Exploring Inner Silence: The Practice of Antar Mouna

Amal Karl
Amal Karl

CEO
June, 2024

Meditation, deeply rooted in ancient yogic traditions, offers pathways to inner peace and self-discovery. Antar Mouna, derived from Sanskrit, means inner silence, and it involves cultivating this silence through meditative techniques, also known as Vipassana.

At its core, Antar Mouna encourages observing the mind’s fluctuations without judgment, fostering self-awareness and detachment from mental chatter. This non-reactive awareness cultivates clarity and emotional balance, allowing thoughts to arise and pass naturally, like clouds in the sky.

The practice starts by finding a quiet space, adopting a relaxed posture, and focusing on the breath. Restlessness and wandering thoughts are common, offering growth opportunities. By gently redirecting the mind to a focal point like the breath or a mantra, we cultivate resilience and concentration over time. Another important aspect is mental cleansing which categorises thoughts as positive, negative or neutral. This introspection replaces negative patterns causing inner turmoil with positive ones fostering inner harmony.

Antar Mouna extends mindfulness to daily life, enhancing present-moment awareness and reducing habitual reactions. Physically, it reduces stress, lowers blood pressure, and improves well-being. Mentally, it enhances focus, concentration, and cognitive function. Emotionally, it fosters resilience and a deeper self-understanding. Spiritually, it can lead to profound insights, heightened intuition and a sense of interconnectedness.

Techniques of Silent Meditation

Silent meditation encompasses various techniques, each designed to help practitioners achieve inner stillness and awareness. Some of the most common techniques that can be practiced individually or in combination include:

Breath Awareness: This involves focusing the attention on the natural rhythm of the breath, observing its flow without trying to control it. Breath awareness helps calm the mind and anchor it in the present moment.

Body Scan: Systematically scanning our body from head to toe, paying attention to physical sensations, tensions, and areas of relaxation.

Mantra Meditation: This involves silently repeating a word, phrase, or sound (mantra) whether it be traditional Sanskrit, or affirmations to help focus the mind and experience a sense of inner peace and clarity.

Visualisation: This involves use of mental imagery such as a tranquil forest or a serene beach to evoke feelings of relaxation, positivity, and well-being.

Loving-Kindness Meditation: Also known as metta meditation, this involves cultivating feelings of love, compassion, and goodwill towards oneself and others. It can be done silently by repeating phrases such as ‘May I be happy, may you be happy, may all beings be happy.’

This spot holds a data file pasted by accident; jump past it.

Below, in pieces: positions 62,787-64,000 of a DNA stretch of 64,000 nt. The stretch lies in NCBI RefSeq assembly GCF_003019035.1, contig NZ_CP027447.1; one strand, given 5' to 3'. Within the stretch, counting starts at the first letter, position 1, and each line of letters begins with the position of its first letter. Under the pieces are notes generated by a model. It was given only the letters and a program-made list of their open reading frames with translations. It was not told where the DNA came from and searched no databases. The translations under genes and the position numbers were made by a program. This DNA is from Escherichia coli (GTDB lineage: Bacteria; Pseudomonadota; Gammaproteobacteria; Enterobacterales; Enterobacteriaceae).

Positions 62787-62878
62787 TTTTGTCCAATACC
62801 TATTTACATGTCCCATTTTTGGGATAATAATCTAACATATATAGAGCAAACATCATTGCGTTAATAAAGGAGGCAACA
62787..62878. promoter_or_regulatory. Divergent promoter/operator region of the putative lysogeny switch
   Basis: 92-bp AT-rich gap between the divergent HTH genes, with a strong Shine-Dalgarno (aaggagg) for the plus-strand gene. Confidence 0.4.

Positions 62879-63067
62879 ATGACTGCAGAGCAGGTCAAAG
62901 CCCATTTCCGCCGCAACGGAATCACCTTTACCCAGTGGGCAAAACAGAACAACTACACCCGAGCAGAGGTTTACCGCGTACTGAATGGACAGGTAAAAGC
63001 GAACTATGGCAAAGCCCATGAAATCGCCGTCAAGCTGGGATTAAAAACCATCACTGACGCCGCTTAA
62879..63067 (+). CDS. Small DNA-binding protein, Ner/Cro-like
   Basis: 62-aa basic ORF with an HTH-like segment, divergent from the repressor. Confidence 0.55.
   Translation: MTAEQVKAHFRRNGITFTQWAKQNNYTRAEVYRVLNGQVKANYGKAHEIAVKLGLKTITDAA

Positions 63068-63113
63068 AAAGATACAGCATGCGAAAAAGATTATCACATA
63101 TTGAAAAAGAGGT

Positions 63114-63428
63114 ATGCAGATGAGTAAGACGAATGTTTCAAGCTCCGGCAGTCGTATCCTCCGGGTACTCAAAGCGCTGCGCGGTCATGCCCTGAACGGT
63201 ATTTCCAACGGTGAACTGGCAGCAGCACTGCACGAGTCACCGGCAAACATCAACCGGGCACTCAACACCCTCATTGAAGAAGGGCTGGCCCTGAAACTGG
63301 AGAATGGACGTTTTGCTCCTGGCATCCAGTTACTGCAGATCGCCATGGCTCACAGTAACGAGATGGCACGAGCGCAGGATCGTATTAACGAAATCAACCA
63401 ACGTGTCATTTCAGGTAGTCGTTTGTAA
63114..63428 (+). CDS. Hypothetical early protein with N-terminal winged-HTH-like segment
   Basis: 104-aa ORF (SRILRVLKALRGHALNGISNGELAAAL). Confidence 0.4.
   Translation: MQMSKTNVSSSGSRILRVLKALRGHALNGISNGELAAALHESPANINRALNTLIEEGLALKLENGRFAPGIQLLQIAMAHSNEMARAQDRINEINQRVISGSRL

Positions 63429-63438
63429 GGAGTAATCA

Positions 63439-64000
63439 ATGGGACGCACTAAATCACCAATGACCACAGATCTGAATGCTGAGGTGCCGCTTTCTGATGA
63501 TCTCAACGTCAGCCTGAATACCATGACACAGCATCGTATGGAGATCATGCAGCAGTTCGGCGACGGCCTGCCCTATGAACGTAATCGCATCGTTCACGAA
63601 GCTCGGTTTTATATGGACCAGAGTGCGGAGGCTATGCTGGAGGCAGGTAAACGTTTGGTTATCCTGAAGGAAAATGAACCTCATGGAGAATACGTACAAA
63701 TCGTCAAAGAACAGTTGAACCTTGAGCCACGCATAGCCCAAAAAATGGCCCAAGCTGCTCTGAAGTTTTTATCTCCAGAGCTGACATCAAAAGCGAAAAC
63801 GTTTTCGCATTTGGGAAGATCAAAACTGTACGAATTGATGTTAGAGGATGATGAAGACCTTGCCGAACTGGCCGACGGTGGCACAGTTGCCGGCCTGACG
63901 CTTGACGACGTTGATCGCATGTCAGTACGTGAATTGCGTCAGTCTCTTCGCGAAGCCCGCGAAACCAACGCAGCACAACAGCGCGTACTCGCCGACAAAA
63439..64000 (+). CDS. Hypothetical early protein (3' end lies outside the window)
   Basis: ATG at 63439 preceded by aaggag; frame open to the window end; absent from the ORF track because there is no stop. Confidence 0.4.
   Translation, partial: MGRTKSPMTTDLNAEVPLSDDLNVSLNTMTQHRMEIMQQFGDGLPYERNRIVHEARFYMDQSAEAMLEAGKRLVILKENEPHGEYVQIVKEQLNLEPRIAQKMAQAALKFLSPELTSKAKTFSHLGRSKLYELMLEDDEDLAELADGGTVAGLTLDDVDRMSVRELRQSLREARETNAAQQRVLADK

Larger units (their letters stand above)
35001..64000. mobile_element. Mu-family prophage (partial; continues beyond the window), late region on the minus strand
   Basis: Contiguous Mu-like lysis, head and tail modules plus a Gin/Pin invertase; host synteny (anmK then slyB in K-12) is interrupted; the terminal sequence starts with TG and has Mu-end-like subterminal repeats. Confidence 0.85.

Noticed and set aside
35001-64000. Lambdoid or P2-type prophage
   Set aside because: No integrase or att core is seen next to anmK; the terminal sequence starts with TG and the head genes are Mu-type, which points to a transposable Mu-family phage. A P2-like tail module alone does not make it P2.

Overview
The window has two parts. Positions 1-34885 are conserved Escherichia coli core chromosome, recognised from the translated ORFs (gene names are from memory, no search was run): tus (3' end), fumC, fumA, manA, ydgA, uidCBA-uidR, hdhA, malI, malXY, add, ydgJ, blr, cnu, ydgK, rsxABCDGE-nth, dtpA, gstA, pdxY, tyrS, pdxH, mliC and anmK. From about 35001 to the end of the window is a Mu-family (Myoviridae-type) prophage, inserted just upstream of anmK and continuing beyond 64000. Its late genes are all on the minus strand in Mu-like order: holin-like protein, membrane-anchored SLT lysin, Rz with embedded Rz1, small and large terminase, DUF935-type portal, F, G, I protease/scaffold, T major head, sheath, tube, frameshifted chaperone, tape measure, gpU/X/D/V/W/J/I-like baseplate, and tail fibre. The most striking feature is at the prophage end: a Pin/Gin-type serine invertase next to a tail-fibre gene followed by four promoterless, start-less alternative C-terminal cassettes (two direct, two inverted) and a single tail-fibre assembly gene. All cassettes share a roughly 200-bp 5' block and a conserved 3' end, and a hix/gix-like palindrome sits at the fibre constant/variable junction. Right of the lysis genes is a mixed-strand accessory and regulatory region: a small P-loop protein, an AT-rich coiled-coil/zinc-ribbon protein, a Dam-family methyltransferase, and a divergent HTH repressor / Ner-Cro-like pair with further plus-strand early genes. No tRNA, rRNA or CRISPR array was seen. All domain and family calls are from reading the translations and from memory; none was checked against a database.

Integrating Silent Meditation into Modern Life

In today’s fast-paced, digitally connected world, silent meditation offers a much-needed antidote to stress, distraction, and sensory overload. Here are some tips on how to get started.

Set Aside Regular Time: Schedule a specific time each day for meditation, even if it’s just a few minutes. Consistency is key to establishing a regular meditation practice.

Create a Sacred Space: Set aside a quiet, comfortable area for meditation, free from distractions. Enhance the atmosphere with soft lighting, calming scents, and inspirational objects.

Start Small: Begin with short sessions (e.g., 5–10 minutes) and gradually increase the duration as you become more comfortable and focused.

Practice Mindful Awareness: Extend mindfulness to everyday activities such as eating, walking, and listening, by being fully present and attentive to the sensory experience.

Be Patient and Gentle: Don’t expect immediate results or judge your meditation. Approach your practice with patience, curiosity and self-compassion.

Seek Support: Join meditation groups, workshops, or online communities to connect with like-minded individuals, share experiences and receive guidance.

In conclusion, Antar Mouna offers a timeless path to inner silence, self-awareness, and well-being. By integrating this practice into our day, we can live more consciously and harmoniously amidst life’s chaos. I’ve attended the Antar Mouna retreat at Anahata Yoga Retreat in Golden Bay for the past three years, finding it immensely rejuvenating. The clarity, calmness, and peace experienced during these retreats reaffirm the ancient wisdom that true peace originates within, in the sanctuary of our own inner silence.

We’d love to hear from you if you would like to contribute an article to our Mindful Living content. Contact marketing@fxmed.co.nz for further details.

Share:

Facebook
Twitter
Pinterest
LinkedIn

Related Posts

Ageing and Longevity in Women

Maddy Dychtwald Season 4, Episode 3 on the DUTCH Podcast 28 May 2024 Hear more about the longevity revolution in this episode with author and